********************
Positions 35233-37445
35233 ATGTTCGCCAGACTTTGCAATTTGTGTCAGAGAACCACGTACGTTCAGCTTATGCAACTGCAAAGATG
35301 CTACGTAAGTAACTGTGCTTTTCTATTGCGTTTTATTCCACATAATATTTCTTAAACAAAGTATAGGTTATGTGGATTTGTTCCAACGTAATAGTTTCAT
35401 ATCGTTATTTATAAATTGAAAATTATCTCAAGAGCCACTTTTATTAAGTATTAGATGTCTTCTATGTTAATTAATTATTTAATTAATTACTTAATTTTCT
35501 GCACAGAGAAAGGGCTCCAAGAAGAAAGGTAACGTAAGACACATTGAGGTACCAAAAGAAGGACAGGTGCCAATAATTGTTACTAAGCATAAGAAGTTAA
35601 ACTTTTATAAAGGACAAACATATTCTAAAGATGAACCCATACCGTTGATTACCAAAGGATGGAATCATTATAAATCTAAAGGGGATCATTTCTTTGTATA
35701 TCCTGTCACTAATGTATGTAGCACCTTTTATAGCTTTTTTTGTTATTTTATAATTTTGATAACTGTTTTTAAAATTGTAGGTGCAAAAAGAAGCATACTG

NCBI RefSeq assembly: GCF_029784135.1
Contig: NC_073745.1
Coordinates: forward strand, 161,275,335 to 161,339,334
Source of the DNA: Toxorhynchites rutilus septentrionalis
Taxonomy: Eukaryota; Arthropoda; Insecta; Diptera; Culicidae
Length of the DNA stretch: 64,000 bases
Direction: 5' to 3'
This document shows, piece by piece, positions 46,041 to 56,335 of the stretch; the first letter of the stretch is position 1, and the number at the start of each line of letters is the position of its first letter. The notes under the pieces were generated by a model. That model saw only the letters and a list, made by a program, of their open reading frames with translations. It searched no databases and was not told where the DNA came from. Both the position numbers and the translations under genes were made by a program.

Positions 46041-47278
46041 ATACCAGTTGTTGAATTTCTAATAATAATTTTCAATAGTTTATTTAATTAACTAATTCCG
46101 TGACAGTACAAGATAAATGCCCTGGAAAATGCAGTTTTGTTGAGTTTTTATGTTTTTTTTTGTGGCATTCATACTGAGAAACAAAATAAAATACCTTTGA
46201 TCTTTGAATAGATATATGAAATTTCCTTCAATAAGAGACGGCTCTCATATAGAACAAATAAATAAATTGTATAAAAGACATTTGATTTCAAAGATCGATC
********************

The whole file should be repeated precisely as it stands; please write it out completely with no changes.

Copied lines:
Positions 35233-37445
35233 ATGTTCGCCAGACTTTGCAATTTGTGTCAGAGAACCACGTACGTTCAGCTTATGCAACTGCAAAGATG
35301 CTACGTAAGTAACTGTGCTTTTCTATTGCGTTTTATTCCACATAATATTTCTTAAACAAAGTATAGGTTATGTGGATTTGTTCCAACGTAATAGTTTCAT
35401 ATCGTTATTTATAAATTGAAAATTATCTCAAGAGCCACTTTTATTAAGTATTAGATGTCTTCTATGTTAATTAATTATTTAATTAATTACTTAATTTTCT
35501 GCACAGAGAAAGGGCTCCAAGAAGAAAGGTAACGTAAGACACATTGAGGTACCAAAAGAAGGACAGGTGCCAATAATTGTTACTAAGCATAAGAAGTTAA
35601 ACTTTTATAAAGGACAAACATATTCTAAAGATGAACCCATACCGTTGATTACCAAAGGATGGAATCATTATAAATCTAAAGGGGATCATTTCTTTGTATA
35701 TCCTGTCACTAATGTATGTAGCACCTTTTATAGCTTTTTTTGTTATTTTATAATTTTGATAACTGTTTTTAAAATTGTAGGTGCAAAAAGAAGCATACTG

NCBI RefSeq assembly: GCF_029784135.1
Contig: NC_073745.1
Coordinates: forward strand, 161,275,335 to 161,339,334
Source of the DNA: Toxorhynchites rutilus septentrionalis
Taxonomy: Eukaryota; Arthropoda; Insecta; Diptera; Culicidae
Length of the DNA stretch: 64,000 bases
Direction: 5' to 3'
This document shows, piece by piece, positions 46,041 to 56,335 of the stretch; the first letter of the stretch is position 1, and the number at the start of each line of letters is the position of its first letter. The notes under the pieces were generated by a model. That model saw only the letters and a list, made by a program, of their open reading frames with translations. It searched no databases and was not told where the DNA came from. Both the position numbers and the translations under genes were made by a program.

Positions 46041-47278
46041 ATACCAGTTGTTGAATTTCTAATAATAATTTTCAATAGTTTATTTAATTAACTAATTCCG
46101 TGACAGTACAAGATAAATGCCCTGGAAAATGCAGTTTTGTTGAGTTTTTATGTTTTTTTTTGTGGCATTCATACTGAGAAACAAAATAAAATACCTTTGA
46201 TCTTTGAATAGATATATGAAATTTCCTTCAATAAGAGACGGCTCTCATATAGAACAAATAAATAAATTGTATAAAAGACATTTGATTTCAAAGATCGATC